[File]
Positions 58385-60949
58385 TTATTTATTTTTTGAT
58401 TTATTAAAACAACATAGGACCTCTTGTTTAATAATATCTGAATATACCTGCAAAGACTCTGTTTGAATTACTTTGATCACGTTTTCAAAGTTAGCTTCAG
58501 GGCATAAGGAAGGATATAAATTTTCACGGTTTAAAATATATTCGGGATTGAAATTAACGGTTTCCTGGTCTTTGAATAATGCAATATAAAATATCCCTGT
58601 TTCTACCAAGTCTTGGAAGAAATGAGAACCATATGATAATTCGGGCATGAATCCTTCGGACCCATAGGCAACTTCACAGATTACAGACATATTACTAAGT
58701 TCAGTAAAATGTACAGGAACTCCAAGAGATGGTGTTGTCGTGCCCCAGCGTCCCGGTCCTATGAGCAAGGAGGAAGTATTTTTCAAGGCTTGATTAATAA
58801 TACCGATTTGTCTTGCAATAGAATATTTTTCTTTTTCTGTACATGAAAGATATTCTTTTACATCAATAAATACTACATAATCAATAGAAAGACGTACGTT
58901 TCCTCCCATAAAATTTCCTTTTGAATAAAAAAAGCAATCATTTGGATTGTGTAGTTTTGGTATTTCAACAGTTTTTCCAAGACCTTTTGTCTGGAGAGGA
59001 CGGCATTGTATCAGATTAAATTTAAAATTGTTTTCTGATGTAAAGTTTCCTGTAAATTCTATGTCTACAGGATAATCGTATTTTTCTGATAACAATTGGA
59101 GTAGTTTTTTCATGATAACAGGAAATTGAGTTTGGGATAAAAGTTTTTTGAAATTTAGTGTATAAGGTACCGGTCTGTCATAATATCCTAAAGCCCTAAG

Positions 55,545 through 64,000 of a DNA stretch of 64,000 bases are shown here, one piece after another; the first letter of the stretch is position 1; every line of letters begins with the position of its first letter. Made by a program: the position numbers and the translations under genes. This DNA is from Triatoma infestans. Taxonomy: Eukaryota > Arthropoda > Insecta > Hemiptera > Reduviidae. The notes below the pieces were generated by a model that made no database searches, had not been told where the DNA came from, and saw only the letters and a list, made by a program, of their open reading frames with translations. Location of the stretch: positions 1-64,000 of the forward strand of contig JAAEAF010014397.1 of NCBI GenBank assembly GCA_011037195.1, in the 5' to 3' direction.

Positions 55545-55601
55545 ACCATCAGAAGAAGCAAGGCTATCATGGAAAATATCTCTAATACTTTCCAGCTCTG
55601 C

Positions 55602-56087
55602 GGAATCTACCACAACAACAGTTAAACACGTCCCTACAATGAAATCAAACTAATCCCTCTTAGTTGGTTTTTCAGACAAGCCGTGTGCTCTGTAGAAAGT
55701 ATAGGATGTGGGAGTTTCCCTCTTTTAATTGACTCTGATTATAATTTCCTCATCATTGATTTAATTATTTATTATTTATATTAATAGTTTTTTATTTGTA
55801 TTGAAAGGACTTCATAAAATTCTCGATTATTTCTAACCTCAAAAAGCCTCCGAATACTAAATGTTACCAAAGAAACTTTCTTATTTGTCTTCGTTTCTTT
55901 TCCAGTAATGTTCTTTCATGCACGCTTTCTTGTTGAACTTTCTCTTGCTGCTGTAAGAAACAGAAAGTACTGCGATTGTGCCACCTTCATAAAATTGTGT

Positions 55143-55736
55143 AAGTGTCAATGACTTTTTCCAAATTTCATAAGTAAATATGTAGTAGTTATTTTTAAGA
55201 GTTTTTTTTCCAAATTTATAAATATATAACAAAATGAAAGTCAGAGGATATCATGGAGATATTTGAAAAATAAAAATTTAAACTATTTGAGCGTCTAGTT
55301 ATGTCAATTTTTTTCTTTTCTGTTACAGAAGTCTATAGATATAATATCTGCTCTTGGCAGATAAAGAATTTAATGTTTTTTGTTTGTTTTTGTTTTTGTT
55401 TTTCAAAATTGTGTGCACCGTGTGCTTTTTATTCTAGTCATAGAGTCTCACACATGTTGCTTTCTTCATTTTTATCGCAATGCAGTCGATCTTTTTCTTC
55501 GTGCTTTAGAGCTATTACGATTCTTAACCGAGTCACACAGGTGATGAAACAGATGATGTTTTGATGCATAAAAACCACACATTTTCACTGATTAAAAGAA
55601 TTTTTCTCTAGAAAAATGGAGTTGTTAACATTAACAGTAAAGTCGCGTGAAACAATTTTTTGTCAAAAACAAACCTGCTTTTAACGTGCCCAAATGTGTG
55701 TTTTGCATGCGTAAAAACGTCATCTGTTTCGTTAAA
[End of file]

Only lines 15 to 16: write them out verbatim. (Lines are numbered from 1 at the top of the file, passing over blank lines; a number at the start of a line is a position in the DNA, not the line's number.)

Positions 55602-56087
55602 GGAATCTACCACAACAACAGTTAAACACGTCCCTACAATGAAATCAAACTAATCCCTCTTAGTTGGTTTTTCAGACAAGCCGTGTGCTCTGTAGAAAGT